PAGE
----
To many young LGBTQ people — the poor, people of color, trans people or people who were otherwise gender non-conforming — these battles were distant and often immaterial. (The health disparities between white and African-American communities in the AIDS epidemic only continues to grow, for example.) But to a smart, well-read, Harvard-bound, well-to-do, son-of-two-professors with at least some passing familiarity with current events, these advances and political developments would have been immediately salient.

They certainly were for me. At 18, I didn’t imagine getting married either, but it was mostly because that seemed like something that old people did. By the year 2000, I could imagine that it would be legal in my lifetime. By the year 2000, I was having heated dorm-room arguments with other gay people over the desirability of gay marriage. It would, I said, ever the obnoxious contrarian, result in a normalization of queer radicalism; it would turn us into just another boring, bourgeois constituency of the vacuous center of American politics.

Well, I have a confession. I am getting married. To the man I met on exactly the app you’re thinking of. But I cannot look at Mayor Pete, his charming, handsome husband, and their wedding complete with “three-piece Ted Baker suits from Nordstrom of differing but complementary shades of blue and matching socks” without think that shitty, undergraduate me was at least partly right.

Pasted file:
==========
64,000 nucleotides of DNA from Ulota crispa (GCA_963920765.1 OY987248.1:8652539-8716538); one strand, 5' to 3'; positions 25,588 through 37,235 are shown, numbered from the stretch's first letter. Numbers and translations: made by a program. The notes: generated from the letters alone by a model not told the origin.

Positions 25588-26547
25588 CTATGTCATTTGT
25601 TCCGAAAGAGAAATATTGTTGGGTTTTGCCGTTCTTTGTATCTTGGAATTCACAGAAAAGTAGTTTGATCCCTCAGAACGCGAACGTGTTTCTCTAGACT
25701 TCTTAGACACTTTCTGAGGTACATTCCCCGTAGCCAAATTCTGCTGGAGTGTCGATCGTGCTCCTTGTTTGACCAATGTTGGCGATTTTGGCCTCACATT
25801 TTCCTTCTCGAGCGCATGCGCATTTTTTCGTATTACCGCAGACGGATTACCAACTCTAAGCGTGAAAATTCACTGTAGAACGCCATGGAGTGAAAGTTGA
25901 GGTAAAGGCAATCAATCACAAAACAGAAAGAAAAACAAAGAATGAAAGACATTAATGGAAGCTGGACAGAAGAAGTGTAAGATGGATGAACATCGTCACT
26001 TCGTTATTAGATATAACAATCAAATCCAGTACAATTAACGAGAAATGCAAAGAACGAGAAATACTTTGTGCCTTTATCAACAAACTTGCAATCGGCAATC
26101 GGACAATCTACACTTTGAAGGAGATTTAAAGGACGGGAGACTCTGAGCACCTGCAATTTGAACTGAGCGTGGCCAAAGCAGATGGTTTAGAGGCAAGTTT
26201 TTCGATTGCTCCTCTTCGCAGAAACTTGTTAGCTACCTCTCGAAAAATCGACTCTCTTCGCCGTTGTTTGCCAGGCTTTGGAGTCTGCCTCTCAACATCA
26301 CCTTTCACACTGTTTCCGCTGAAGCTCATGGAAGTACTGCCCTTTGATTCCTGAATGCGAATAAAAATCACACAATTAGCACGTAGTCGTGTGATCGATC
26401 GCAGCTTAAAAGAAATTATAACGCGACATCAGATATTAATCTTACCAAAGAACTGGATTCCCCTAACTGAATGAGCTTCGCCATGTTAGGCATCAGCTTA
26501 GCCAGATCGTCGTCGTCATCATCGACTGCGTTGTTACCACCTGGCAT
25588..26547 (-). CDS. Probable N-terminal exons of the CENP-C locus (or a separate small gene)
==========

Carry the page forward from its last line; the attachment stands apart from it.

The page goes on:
In the 2015 essay in which Buttigieg came out publicly, he wrote:

Being gay has had no bearing on my job performance in business, in the military, or in my current role as mayor. It makes me no better or worse at handling a spreadsheet, a rifle, a committee meeting, or a hiring decision.

He went on to say that “Like most people,” he hopes to get married and raise a family, and he imagines his own future children wondering what the big deal was about a politician coming out.

Meanwhile, last year may have been one of the deadliest ever for trans women. The struggles of trans people, queer people of color, LGBTQ people who are rural, LGBTQ people who are poor, belie this neat onward-and-upward narrative, which is a story about a very particular kind of scrubbed, upwardly mobile, largely white, well-dressed, unutterably corny gay. The kind of gay who “wins the internet” by playing piano at a pops concert with Ben Folds. A business consultant, a military man, a practicing Christian, a husband — just like you, only more so.

In a recent interview with NBC’s Chuck Todd, Mayor Pete avowed himself a capitalist but called himself a “democratic capitalist.” The moderating and equalizing force of democracy, he said, must hold in check the tendencies of capitalism toward inequality, concentration, and corruption. But it is hard to escape the way that American capitalism and American democracy have worked in tandem both to dissipate and to assimilate the radical democratic energies of queer liberation by giving a very circumscribed sort of gay a conditional membership to the club.

Jacob Bacharach is a writer in Pittsburgh.